What do fitness bootcamps and Tony Robbins-esque motivational weekends both have in common? Besides, of course, the fact that both give you a metaphorical high – leaving you eager and enthusiastic to change yourself – it’s the fact that their effects can quickly wear off. Kind of like the luster of our New Year’s resolutions, which are lucky to survive all thirty-one days of January. (P.S. – Only 8% of resolutions are kept.)
Look, it’s not anyone’s fault, it’s something endemic with to the human species. If we don’t make things a regular practice, they’re bound to fade to the recesses of our minds behind other seemingly more pressing priorities. And this is despite the fact that we know something might be good for us.
The same goes for trying to change aspects of your company for the better—whether it’s communication, teamwork, or leadership. We work with clients on professional development on a regular basis, creating custom tailored training programs, and can help companies make some dramatic changes and come to significant realizations in a short period of time. And this is something we take great pride in – and we also laud our clients for being open to this transformative process.
However, this is only part of the equation. We find that those companies who truly commit to regular development, or “maintenance” if you will, are the ones that succeed at transforming themselves and their organization successfully. Some of our program designers have ongoing relationships with clients who have truly embraced the idea of ongoing professional development.
One of the misconceptions around this commitment is that it takes too much time – but the truth is, it doesn’t have to. Simply dedicating an hour or two a month to professional development with your team can pay massive dividends (something as simple as a partner communication exercise or group activity). Moreover, it can truly lead to a cultural shift within an organization. And what progressive company doesn’t want development as a cultural priority?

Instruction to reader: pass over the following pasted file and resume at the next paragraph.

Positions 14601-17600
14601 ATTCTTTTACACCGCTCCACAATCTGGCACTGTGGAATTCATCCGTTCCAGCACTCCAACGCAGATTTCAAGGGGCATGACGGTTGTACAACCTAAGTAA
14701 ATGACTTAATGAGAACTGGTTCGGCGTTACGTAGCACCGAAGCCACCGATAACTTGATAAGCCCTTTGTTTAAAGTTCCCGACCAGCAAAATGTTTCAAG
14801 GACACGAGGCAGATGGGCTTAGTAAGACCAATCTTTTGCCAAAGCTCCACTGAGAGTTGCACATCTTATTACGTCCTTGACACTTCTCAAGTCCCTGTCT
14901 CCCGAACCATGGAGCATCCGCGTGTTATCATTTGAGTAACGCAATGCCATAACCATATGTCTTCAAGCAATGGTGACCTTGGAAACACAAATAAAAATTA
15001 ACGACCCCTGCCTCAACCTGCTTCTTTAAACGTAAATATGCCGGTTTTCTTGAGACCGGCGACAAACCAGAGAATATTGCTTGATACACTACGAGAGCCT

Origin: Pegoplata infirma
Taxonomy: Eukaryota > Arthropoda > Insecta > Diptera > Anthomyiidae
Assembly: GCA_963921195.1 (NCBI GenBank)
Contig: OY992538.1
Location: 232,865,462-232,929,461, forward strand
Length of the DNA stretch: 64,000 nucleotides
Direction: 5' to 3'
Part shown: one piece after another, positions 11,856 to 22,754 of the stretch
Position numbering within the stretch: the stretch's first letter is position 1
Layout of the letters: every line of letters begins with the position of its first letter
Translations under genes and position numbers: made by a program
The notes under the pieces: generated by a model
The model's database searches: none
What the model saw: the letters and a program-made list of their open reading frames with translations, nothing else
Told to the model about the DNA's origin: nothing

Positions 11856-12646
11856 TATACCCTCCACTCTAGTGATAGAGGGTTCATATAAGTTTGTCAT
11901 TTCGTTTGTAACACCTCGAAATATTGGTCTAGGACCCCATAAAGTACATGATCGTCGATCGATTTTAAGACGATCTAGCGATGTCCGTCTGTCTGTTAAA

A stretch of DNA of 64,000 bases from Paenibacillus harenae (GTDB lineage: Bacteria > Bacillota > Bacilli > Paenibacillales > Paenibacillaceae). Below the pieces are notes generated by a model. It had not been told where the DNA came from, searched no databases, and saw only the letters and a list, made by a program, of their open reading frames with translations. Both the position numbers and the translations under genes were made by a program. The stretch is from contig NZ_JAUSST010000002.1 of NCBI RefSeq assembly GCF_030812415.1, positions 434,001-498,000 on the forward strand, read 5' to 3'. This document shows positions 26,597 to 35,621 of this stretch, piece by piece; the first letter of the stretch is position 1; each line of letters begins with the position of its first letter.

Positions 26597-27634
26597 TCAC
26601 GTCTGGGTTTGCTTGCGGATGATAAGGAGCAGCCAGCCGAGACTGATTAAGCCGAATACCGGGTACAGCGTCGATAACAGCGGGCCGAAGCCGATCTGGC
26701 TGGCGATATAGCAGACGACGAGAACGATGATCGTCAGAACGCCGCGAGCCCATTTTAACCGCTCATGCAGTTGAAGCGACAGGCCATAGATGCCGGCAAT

Not only are there the efficiency gains associated with investing time in professional development, but this also creates a better environment for both employees and managers. There’s a correlation between companies being ranked as a “best place to work” and regularly investing in training. According to China Gorman, CEO of Great Place to Work, “One of the most staggering statistics we found is that the 100 best companies offer nearly double the hours of on-the-job training to full-time, salaried employees as companies not on the list.” There’s a high probability that this also results in lowered turnover rates, which saves a company money in the long run.
So the next time you come across an interesting article or book that might be relevant to your employees’ development, pull them aside for a brief conversation. Get opinions. Engage folks. Look into fun team building activities you can do over lunch. Watch a relevant TED Talk together and discuss. Experiment. We can assure you your commitment to ongoing development of your team will be manifold.
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